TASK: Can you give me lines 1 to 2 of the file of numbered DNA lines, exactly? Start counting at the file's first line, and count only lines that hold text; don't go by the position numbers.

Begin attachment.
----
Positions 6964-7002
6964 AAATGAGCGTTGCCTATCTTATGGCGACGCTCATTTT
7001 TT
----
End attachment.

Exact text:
Positions 6964-7002
6964 AAATGAGCGTTGCCTATCTTATGGCGACGCTCATTTT